How Superhuman Uses Exclusivity To Drive Word Of Mouth

Superhuman is a new email service claiming to have built “the fastest email experience ever made.” Many companies have tried, but few have succeeded.

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Superhuman, is a Silicon Valley startup claiming to have built the ultimate email experience. It has attracted a cult-like following among early adopters, whose lives it promises to change forever. Saving them countless hours and revolutionizing the way they communicate.  Learn how Superhuman uses exclusivity and “product” to drive word of mouth.

What is Superhuman and what do they do?

When a friend told me about Superhuman, I’ll admit I was a bit skeptical. I mean come on could a new email app really be “the future of work”?

For years, email has felt stuck in the past, with not much changing since Gmail launched its free service back in 2004. Workplace chat apps like Slack raised millions from large corporations as “email killers,” and messaging apps replaced email as many millennial’s primary inboxes.

But with over 300 billion emails sent and received every day. It’s clear to see that email isn’t going anywhere, anytime soon.

From an outsider’s perspective, it’s hard to tell if Superhuman’s growing popularity is due to actual usefulness, hype, or simply a need for something. I mean anything that could make email just a little less painful.

In an effort to solve this Superhuman rebuilt the inbox from the ground up to make you more efficient at what you do. A core tenet of Superhuman’s reinvented inbox is one designed for speed. Everything that happens – searching, sending, filtering, etc. – all takes place in 100ms.

Which is the threshold where interactions feel instantaneous, according to Paul Buchheit. (Who’s the creator of Gmail)

Superhuman lives up to its claims with a gorgeous simplistic design and blazing-fast interface. Boasting a full suite of advanced features, such as:

  • Undo send
  • Read statuses
  • A.I. triage
  • Insights from social networks
  • Scheduled messages
  • Follow-up reminders

It even works when you’re offline. Search, reply, archive – all without network access. So there’s no need to set that away message — all for just $30 a month.

What people say about Superhuman

Alright, so let’s address the elephant in the room. Would you pay $30 a month for your email?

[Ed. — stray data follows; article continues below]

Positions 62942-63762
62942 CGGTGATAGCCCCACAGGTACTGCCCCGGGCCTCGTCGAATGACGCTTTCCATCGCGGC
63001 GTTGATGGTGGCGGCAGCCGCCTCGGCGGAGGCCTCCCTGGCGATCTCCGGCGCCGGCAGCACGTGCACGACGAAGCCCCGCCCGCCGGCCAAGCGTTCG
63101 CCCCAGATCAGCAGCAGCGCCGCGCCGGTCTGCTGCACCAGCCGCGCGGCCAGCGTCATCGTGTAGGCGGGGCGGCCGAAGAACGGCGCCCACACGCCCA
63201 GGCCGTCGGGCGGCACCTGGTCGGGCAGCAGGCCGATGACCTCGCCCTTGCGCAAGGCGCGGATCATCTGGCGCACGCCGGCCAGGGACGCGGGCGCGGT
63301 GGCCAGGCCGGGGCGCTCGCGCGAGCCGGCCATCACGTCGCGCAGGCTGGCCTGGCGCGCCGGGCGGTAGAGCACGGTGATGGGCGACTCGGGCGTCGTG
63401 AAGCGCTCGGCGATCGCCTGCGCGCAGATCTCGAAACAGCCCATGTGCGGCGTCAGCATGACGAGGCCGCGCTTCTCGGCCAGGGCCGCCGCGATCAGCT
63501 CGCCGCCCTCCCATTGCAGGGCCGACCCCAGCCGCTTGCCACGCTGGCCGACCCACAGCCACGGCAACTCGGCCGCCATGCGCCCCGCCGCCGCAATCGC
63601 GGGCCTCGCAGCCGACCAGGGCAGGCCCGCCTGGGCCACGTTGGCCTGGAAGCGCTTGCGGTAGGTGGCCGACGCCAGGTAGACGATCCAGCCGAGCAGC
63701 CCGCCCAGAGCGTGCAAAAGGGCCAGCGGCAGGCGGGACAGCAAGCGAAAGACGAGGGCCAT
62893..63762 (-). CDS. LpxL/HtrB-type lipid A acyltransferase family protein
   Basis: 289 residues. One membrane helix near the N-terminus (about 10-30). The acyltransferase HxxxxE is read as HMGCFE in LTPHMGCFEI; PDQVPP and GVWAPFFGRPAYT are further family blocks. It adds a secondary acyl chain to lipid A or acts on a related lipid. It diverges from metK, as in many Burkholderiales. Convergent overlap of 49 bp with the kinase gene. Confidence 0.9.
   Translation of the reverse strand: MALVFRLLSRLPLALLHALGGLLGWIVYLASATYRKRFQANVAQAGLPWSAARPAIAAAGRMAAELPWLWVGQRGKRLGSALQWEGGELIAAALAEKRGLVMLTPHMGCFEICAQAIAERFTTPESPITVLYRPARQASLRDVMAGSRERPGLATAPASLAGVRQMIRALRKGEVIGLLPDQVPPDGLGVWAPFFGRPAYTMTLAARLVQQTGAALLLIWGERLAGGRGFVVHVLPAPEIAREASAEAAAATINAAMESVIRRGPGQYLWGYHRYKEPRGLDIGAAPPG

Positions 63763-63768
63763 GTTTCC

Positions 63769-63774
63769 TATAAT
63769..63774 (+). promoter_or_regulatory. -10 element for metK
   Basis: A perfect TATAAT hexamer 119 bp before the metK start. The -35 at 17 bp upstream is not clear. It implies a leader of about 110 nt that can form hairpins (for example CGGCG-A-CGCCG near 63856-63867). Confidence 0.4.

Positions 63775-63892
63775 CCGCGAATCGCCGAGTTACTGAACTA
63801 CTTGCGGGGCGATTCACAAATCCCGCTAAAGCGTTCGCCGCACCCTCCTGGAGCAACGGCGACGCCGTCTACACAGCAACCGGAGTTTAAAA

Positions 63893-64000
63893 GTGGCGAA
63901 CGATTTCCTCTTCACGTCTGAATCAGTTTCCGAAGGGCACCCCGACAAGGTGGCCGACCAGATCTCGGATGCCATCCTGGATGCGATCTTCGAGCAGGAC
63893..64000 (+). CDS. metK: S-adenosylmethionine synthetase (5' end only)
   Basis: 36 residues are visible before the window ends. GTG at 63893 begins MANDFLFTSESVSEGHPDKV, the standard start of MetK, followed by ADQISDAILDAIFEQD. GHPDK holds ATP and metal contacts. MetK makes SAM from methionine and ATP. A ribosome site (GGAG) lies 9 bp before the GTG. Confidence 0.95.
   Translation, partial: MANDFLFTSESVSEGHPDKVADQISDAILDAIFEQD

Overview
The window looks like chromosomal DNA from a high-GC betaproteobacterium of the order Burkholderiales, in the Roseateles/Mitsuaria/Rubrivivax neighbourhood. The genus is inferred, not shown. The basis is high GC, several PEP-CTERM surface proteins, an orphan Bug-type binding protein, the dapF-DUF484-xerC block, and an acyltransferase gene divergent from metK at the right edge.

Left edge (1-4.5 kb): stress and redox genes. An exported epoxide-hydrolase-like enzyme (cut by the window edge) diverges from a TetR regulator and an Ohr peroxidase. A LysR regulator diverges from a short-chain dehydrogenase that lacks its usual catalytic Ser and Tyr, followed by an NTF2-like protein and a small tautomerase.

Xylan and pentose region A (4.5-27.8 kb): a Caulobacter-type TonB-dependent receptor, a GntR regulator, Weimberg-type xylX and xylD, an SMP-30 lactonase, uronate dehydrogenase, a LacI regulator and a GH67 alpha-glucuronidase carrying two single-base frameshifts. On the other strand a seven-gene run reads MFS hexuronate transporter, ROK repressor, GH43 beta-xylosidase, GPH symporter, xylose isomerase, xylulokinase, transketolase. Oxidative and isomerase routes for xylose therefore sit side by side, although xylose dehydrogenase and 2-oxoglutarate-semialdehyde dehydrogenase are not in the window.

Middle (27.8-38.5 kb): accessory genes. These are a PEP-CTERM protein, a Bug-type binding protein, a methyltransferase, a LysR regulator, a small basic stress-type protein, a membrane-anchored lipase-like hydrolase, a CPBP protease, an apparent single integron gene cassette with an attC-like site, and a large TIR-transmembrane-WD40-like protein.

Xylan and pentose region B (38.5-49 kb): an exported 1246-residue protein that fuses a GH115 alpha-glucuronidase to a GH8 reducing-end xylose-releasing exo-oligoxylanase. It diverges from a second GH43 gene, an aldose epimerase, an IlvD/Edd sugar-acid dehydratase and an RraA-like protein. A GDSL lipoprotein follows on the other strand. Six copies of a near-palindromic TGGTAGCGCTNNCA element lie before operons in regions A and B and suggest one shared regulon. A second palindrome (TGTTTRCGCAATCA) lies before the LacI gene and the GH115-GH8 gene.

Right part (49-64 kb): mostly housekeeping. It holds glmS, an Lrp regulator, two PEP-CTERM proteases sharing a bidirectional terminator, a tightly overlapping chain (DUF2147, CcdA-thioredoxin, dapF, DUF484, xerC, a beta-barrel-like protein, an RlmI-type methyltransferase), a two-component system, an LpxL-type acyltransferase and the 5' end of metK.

Depending on your profession you might, and Superhuman is counting on it. Their service is designed around helping people that spend hours in their email every day to find areas to cut down on friction.

With their intense screening process, Superhuman is able to handpick their idle candidates. So as you can imagine, most of their reviews have been positive. Besides one thing, price.

In beta tests, the team found that people who typically spent 3 hours per day in their inbox where cutting through it twice as fast.

From what I’ve seen, Superhuman’s biggest obstacle might be that most people aren’t power-emailers. For the average person, a super-premium email service would be worth the cost only if it automatically read and wrote messages for you.

But for VC’s and VIP’s at major corporations Superhuman has lived up to the hype and they couldn’t imagine life without it.

How Superhuman got started

Superhuman was founded by Rahual Vohra, shortly after his first company Rapportive’s was acquired by LinkedIn.

Rapportive was a trendy Gmail add-on. That would put people’s social network credentials, professional titles and other vital information in your Gmail’s sidebar. Allowing you to connect with them beyond your inbox quickly.

Vohra worked a couple of years at LinkedIn, knowing the whole time that Superhuman would be his next project. He would often find himself asking friends, “What would Gmail look like if it was built today, not twelve years ago.”

And the answer was simple. It would be blazing fast, it would work offline, and the whole thing would be visually gorgeous.

In 2015 a month after leaving LinkedIn Vohra, with co-founders Conrad Irwin and Vivek Sodera began coding. A year later, the team had grown to seven and were still furiously coding. By the summer of 2017, the team had reached 14 people – and were still coding.

Vohra felt intense pressure to launch, from the team. After all his previous startup, Rapportive had launched, scaled, and been acquired by LinkedIn in less time. Yet here they are, two years in, and had not passed go.

The main reason being that Vohra couldn’t figure out their product-market fit, and felt that it would be too risky just to launch it and see what sticks.

So Vohra reached out to his small network of around 200 beta users and asked them to take a short survey.

One of their beta users was David Ulvitch, an influential VC and partner at Andressen Horowitz. Vohra quickly realized that he was looking for power users just like Ulvitch and began the process of setting up a referral program. In reality, it was more of a glorified link in the signature of the email, but when people saw “sent by Superhuman” it got people talking.

To avoid the pitfall of launching too early without a well-defined market, Vohra took a unique approach and offered Superhuman as a paid beta. After all for their target market, $30 a month was nothing, and they had a fall back if anything wasn’t up to par.

Let’s be honest. We all give beta products a break.

After identifying their product-market fit, the team went to work on messaging, positioning Superhuman as an exclusive service reserved only for VIPs. Designing a rigorous screening process to make sure that all beta users were indeed power-emailers and decision-makers.

How Superhuman grows through word of mouth with Product + Value + Service

(See all of our word-of-mouth drivers.)